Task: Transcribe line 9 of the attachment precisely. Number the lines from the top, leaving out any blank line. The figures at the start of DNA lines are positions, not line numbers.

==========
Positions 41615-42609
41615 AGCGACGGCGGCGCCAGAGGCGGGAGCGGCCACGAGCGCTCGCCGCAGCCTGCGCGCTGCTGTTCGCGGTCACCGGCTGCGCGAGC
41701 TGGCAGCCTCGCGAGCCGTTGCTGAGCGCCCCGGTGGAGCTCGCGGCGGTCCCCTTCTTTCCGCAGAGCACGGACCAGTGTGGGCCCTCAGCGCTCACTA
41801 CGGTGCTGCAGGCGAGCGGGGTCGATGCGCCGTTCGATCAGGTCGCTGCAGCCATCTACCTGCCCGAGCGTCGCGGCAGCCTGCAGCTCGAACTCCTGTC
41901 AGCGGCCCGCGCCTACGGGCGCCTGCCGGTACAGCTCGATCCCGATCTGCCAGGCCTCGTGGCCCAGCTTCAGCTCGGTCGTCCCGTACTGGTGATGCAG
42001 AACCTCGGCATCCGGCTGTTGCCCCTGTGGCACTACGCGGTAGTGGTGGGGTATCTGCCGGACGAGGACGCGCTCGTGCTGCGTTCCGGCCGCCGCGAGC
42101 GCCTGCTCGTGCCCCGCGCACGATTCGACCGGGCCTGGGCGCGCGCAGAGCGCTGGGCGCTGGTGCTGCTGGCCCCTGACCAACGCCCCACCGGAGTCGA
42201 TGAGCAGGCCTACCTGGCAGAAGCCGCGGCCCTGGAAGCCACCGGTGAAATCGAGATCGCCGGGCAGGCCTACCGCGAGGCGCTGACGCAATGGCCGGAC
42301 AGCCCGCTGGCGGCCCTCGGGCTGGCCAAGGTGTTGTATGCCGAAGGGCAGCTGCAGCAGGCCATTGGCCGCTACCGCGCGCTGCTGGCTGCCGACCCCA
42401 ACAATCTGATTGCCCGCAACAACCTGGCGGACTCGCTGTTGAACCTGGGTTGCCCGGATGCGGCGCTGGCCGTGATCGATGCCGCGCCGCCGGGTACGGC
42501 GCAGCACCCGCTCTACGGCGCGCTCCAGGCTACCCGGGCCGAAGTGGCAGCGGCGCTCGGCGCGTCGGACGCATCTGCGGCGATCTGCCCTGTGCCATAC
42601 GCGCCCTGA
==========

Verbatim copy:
42301 AGCCCGCTGGCGGCCCTCGGGCTGGCCAAGGTGTTGTATGCCGAAGGGCAGCTGCAGCAGGCCATTGGCCGCTACCGCGCGCTGCTGGCTGCCGACCCCA